I feel like a new-used tank is going to be quite costly and difficult to find. I figured I'd be able to salvage it with one of the cleaning, rust removal, and sealer kits that's available on the market. They seem to be nothing more than some nice soap, rust remover, and then colored epoxy.

Alternatively, something like this method:

Last edited by TridenTBoy; 03-09-2018 at 12:20 AM.
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post #21 of 204 Old 03-09-2018, 7:46 PM
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Re: Worth reviving a 1993 Honda CBR900RR that's been sitting for four years?

Of course the new-used will be the more expensive route, I added that as a worst case scenario.

I’ve never used a remover, cleaner, sealer. So I can’t comment on that, but I did get a used 96 tank last year not because of a rusty one, but a significant damaged one. I had no choice. I think I paid $175, and it was a bad silver repaint, with poor cleared over, crooked decals.

But they are out there, but buy wisely. Anything over $200 is not a deal.

I stripped mine, with this stuff from HomeDepot. It was biodegradable and supposedly better than “harsher” chemicals. It worked well, needing a few applications, but worked.

The problem was what I found underneath it. Both sides had bondo, and it was in rough shape. So I re-did the bondo’d areas a little better (first time working with body filler ever), and did a quick prime. It’s a metallic blue now on my track bike, but it holds fuel without leaking, so it’s good to go.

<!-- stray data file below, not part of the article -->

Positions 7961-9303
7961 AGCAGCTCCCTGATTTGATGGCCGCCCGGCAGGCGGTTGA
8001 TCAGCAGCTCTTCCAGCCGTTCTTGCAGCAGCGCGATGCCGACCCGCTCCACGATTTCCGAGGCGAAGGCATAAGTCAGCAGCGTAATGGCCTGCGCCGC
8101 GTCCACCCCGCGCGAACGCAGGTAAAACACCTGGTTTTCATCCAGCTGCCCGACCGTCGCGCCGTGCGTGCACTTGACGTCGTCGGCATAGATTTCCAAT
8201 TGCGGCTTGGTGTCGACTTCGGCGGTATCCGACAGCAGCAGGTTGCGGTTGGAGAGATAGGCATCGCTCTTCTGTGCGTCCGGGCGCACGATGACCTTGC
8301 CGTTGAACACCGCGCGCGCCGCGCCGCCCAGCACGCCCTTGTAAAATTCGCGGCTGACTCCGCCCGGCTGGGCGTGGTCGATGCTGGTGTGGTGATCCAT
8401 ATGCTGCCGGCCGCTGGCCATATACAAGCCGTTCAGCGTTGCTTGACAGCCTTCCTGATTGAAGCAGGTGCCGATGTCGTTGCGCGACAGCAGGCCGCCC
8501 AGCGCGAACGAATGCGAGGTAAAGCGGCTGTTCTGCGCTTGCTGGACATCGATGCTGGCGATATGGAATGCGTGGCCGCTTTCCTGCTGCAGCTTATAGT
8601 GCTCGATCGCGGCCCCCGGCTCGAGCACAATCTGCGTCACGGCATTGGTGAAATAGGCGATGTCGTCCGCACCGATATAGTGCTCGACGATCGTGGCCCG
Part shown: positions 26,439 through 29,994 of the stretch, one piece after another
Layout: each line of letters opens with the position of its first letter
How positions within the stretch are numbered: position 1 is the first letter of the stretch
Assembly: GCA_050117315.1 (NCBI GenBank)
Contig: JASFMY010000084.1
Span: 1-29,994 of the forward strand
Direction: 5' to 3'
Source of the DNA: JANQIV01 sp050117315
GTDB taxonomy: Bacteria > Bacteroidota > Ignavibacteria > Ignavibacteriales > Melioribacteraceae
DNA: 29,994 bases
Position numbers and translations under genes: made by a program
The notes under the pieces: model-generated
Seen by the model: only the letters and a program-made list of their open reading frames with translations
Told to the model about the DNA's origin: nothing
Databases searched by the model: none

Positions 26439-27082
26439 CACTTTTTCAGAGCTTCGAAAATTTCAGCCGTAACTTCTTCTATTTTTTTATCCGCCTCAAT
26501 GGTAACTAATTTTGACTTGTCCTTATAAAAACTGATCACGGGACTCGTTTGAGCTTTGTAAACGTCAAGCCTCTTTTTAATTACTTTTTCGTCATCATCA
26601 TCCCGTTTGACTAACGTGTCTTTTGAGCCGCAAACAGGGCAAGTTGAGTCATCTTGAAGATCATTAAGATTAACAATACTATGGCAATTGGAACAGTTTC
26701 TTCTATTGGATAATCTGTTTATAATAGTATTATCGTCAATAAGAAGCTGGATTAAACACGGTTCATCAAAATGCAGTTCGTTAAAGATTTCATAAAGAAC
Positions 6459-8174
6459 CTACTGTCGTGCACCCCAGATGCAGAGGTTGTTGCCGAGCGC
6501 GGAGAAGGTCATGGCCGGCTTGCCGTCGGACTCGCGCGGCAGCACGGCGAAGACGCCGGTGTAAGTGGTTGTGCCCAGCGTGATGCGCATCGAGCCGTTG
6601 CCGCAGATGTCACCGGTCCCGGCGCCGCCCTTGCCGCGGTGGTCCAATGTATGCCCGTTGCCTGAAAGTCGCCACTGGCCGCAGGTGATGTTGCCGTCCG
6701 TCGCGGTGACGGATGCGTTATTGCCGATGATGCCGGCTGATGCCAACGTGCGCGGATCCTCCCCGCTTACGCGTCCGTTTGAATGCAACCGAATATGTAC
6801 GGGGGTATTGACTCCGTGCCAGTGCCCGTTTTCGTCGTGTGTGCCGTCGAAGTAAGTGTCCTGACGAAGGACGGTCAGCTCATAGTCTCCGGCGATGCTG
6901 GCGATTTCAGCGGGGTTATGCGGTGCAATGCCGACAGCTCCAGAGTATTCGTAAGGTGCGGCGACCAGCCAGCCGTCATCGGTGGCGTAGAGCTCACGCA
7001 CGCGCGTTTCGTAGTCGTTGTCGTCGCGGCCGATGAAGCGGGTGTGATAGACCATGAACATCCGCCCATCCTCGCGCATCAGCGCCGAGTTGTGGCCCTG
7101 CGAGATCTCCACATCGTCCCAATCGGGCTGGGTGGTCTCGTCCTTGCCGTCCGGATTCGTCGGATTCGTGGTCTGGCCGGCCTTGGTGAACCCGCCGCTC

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post #22 of 204 Old 03-10-2018, 5:25 PM Thread Starter
 
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Re: Worth reviving a 1993 Honda CBR900RR that's been sitting for four years?

Got the bike today. Removed the fuel tank and emptied it as best as I could. But, with no key... it's kind of hard to do anything. Was expecting some kind of freak sludge to rush out but it was clear gas. Smelled like normal gas. Not sure how I am going to dispose of this stuff.

Any suggestions for how to open the fuel tank without a key? I can jerryrig up some hacky gas thing but I need to get this bike started.

The lithium battery read 0v exactly when I tried to read the DC voltage difference between the terminals... Never seen a battery /that/ dead before. Before I go buy a new battery, how do I get the fuel tank open and how do I get the ignition going?
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post #23 of 204 Old 03-10-2018, 5:43 PM
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Re: Worth reviving a 1993 Honda CBR900RR that's been sitting for four years?

You could try and take the whole gas cap off by removing the three screw's that hold it on. That way you will be able to see inside the tank.




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Re: Worth reviving a 1993 Honda CBR900RR that's been sitting for four years?

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Originally Posted by chuckhunter View Post
You could try and take the whole gas cap off by removing the three screw's that hold it on. That way you will be able to see inside the tank.




.
Don't think that's possible. There's about 6-8 bolts that hold it on and because of the lock mechanism, it holds onto the plate. I tried a couple not-so-great methods for removing already. At this point, I'm about to get the drill out.